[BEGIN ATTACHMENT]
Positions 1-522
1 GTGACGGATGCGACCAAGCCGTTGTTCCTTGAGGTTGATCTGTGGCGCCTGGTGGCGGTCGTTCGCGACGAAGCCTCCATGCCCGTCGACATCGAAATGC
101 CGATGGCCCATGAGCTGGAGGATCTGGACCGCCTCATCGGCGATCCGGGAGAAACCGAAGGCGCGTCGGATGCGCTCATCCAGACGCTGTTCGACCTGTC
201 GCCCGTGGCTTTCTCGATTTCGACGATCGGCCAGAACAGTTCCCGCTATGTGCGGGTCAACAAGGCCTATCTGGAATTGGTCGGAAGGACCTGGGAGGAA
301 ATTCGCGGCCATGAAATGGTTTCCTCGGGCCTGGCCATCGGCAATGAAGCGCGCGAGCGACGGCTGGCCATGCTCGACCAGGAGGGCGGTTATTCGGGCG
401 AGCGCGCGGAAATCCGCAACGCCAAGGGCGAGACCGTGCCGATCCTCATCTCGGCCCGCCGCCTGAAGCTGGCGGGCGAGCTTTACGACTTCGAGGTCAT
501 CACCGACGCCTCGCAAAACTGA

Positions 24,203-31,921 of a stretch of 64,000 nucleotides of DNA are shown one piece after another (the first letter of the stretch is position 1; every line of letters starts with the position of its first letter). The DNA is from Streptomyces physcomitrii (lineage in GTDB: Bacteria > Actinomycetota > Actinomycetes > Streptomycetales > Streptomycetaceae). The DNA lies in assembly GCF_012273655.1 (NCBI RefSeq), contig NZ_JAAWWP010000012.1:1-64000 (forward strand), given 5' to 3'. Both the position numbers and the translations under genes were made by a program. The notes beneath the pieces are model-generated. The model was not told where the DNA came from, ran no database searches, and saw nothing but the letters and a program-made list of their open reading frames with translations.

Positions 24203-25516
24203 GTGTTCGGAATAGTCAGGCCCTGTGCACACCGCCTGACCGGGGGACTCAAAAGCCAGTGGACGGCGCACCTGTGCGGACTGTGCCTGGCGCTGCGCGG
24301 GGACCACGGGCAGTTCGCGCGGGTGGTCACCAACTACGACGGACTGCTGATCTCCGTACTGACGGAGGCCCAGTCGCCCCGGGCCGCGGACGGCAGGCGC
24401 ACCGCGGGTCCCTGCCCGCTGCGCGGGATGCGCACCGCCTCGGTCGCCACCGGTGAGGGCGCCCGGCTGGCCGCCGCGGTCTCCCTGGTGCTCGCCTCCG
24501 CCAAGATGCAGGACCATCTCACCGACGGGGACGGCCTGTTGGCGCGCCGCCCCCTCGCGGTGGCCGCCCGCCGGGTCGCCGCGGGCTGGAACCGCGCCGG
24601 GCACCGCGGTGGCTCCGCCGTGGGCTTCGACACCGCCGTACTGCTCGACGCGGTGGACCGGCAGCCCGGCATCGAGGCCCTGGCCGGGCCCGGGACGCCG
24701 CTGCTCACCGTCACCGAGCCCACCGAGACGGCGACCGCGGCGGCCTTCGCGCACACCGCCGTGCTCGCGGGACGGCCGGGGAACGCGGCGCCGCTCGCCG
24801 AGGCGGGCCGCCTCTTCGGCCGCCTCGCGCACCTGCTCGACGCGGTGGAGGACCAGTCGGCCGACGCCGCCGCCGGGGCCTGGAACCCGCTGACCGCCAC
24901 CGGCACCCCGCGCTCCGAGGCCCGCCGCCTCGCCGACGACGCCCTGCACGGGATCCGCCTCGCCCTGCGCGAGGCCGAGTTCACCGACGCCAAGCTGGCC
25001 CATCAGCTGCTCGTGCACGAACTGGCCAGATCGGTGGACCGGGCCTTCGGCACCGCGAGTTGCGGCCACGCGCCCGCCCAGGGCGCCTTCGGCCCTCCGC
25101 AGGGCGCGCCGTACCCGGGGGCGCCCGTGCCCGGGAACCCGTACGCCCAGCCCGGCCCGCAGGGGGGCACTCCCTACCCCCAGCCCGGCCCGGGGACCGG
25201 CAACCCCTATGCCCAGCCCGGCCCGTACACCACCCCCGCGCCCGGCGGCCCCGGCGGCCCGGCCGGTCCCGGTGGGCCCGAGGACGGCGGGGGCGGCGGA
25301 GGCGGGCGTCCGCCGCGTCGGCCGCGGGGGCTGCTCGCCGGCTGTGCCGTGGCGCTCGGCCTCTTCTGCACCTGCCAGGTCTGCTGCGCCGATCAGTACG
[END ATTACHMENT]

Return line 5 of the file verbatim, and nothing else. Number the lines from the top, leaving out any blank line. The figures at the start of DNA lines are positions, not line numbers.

301 ATTCGCGGCCATGAAATGGTTTCCTCGGGCCTGGCCATCGGCAATGAAGCGCGCGAGCGACGGCTGGCCATGCTCGACCAGGAGGGCGGTTATTCGGGCG